Sola Scriptura


Luther’s explanation of the Third Commandment in the Large Catechism says the “Word of God is the true holy thing above all things.” Indeed, it is the only one we Christians acknowledge and have. Though we had the bones of all the saints or all the holy and consecrated vestments gathered together in one heap, they could not help us in the slightest degree, for they are all dead things that can sanctify no one. But God’s Word is the treasure that sanctifies all things. By it, all the saints themselves have been sanctified. At whatever time God’s Word is taught, preached, heard, read or pondered, there the person, the day, and the work are sanctified by it, not on account of the external work but on account of the Word which makes us all saints. Accordingly, I constantly repeat that all our life and work must be guided by God’s Word if they are to be God-pleasing and holy. Where that happens the commandment is in force and is fulfilled.” (Book of Concord, Third Commandment)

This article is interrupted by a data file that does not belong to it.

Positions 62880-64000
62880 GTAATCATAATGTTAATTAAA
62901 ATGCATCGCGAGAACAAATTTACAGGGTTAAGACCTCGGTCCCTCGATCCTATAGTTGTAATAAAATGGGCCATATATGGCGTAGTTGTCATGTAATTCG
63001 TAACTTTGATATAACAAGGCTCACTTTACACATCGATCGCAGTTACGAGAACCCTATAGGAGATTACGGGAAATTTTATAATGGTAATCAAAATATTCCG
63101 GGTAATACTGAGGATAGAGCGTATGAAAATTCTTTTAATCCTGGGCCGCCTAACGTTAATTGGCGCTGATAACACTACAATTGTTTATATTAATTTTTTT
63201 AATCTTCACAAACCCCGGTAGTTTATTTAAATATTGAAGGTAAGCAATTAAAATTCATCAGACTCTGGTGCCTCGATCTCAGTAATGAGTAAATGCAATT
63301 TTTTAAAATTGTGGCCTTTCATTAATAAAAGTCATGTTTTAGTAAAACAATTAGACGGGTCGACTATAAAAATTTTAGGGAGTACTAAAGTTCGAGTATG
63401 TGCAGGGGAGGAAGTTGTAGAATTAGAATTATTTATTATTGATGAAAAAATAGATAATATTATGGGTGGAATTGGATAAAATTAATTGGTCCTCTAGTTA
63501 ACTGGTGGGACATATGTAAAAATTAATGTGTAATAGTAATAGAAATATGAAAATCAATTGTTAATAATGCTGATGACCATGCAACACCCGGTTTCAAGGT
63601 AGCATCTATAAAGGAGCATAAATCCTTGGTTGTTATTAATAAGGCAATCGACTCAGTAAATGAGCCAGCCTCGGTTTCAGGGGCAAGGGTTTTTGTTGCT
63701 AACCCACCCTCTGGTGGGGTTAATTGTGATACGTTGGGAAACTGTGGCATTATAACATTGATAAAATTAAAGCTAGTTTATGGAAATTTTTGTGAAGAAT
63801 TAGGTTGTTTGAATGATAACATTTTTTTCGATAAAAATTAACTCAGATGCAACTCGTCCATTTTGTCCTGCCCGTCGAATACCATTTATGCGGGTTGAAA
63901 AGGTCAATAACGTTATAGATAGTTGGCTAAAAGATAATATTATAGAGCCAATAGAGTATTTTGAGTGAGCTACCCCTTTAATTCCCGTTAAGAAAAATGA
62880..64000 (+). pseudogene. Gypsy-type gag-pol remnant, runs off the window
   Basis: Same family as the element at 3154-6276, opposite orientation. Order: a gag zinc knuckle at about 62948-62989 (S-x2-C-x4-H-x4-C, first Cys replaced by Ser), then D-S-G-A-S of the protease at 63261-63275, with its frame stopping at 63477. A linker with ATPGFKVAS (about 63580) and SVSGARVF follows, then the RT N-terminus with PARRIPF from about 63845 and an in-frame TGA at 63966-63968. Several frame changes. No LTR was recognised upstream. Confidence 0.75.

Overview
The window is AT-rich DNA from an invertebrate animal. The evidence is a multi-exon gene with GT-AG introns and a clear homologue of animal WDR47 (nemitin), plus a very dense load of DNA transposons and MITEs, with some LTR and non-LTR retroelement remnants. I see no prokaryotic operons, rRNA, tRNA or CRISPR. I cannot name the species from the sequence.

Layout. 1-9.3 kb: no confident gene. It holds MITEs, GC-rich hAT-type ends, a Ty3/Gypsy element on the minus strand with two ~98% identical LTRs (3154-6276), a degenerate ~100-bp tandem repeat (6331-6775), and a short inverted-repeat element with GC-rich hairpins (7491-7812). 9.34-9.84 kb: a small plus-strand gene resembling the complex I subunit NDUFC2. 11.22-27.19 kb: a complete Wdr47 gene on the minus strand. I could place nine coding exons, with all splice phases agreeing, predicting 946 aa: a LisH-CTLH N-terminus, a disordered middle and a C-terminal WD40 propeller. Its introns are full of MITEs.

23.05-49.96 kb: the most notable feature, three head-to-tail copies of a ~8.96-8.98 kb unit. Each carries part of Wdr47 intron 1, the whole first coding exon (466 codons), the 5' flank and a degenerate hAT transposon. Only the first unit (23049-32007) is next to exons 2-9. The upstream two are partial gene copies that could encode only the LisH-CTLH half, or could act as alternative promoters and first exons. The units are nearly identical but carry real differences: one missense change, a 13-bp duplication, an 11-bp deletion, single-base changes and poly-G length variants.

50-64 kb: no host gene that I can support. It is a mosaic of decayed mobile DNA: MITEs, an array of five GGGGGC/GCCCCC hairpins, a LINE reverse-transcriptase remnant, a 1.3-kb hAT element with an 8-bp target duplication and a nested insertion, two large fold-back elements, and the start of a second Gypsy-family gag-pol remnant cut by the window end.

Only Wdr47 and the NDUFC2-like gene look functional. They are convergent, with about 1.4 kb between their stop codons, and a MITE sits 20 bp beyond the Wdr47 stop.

Lutherans confess that “the Bible is the sole authority in all matters of faith and life.” What does that mean? And how are we to view the Bible as Lutheran Christians?

First, we acknowledge the Bible as God’s living Word. It is not the book that we worship but the Savior of whom the book speaks. Jesus is God’s living Word to us. For Lutherans the central theme of Scripture is God’s saving grace which God showers upon us freely, not as reward, or answer to prayer, or as inheritance, but as pure gift. And what is this grace? It is found in Jesus life and work among people. It is contained in the stories of Jesus which Luther called “the Bible in miniature.” Time and time again Jesus goes the extra mile loving us into a relationship with him. He doesn’t beat us over the head with the Bible. He doesn’t use the Bible to prove or disprove the latest controversy. He instead tells stories that can be related to in everyday life.

“I have come that you might have abundant life.” “Go and sin no more.” “No one will ever snatch them out of my hand.” These are but a few of the graceful announcements to us. Someone once said that God’s grace is “on the house.” That’s the lens Lutheran’s use to read the Bible. We acknowledge that the Bible was written by humans and therefore is inspired not inerrant. The Bible is ever new to us if we read it looking for the Christ as the one who holds us up in our lives. The Bible is the sole authority and that authority is made flesh Jesus Christ.


Pastor John Albertson

*Originally printed in the June 2009 SEED Newsletters.

Faith Lutheran Church - 155 Boyson Road, Marion, IA 52302 - 319.377.9700